A New Canon: Five Writers Remaking the American West
Thursday, February 8, 2024
9:00 am to 10:15 am
The myth of the American West—a place to be tamed, dominated by narratives centering white men—is one of our most stubborn national fantasies. But five novelists are correcting the record. Their West is peopled with Black, Mexican, Asian, Indigenous, and Queer characters whose untold stories and unheard voices create a rich and complicated landscape that reflects the real American frontier as it was and is. We'll discuss research, resisting tropes, and fitting new stories into the canon.
Elizabeth Gonzalez James is the author of the novels Mona at Sea (SFWP, 2021) and The Bullet Swallower (Simon & Schuster, forthcoming 2023), and the chapbook Five Conversations About Peter Sellers (Texas Review Press, forthcoming 2023). She is currently the interviews editor at The Rumpus.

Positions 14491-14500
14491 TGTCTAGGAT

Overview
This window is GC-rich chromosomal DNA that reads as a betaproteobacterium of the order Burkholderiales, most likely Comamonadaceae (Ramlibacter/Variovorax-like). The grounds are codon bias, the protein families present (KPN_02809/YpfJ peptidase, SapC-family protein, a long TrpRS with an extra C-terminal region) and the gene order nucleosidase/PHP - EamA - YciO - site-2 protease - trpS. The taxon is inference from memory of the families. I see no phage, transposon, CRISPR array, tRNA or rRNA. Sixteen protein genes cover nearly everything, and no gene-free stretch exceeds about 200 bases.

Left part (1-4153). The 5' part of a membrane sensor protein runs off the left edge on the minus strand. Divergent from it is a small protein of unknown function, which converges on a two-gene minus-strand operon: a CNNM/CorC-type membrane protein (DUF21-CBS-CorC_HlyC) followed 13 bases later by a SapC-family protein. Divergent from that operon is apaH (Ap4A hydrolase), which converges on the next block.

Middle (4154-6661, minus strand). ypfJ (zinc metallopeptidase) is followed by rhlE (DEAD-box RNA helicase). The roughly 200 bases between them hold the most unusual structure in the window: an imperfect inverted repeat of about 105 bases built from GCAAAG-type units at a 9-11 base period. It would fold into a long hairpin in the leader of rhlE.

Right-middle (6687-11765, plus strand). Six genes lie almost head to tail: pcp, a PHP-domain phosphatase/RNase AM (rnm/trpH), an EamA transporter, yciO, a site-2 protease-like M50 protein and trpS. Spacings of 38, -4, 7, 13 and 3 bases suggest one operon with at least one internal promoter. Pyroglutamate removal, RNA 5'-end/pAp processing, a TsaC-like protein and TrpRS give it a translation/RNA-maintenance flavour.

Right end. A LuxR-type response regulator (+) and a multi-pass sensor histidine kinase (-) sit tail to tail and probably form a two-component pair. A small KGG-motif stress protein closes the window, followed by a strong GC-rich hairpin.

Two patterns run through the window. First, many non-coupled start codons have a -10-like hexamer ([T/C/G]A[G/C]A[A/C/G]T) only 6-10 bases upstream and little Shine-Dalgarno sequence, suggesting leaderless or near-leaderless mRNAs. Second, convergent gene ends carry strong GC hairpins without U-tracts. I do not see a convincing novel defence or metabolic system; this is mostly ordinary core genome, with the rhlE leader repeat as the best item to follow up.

Tom Lin is the author of The Thousand Crimes of Ming Tsu, which won the 2022 Andrew Carnegie Medal for Excellence in Fiction and was a finalist for the New York Public Library's Young Lions Award, among others. He is a doctoral candidate in English literature at the University of California, Davis.
Lauren Francis-Sharma is the author of Book of the Little Axe, a Hurston Wright Award finalist, and 'Til the Well Runs Dry. She is the assistant director of Bread Loaf Writers' Conference, a MacDowell fellow, and serves on the board of the PEN/Faulkner Foundation.
Robin McLean's debut collection Reptile House won the BOA Editions Fiction Prize and was noted as one of the best books of 2015 in the Paris Review. She splits her time between the high plains desert of central Nevada and western Massachusetts where she teaches writing at Clark University.
Claudia Cravens grew up in the San Francisco Bay Area. She has a BA in literature from Bard College and is a graduate of Catapult's Twelve-Month Novel Generator. Lucky Red is her first novel.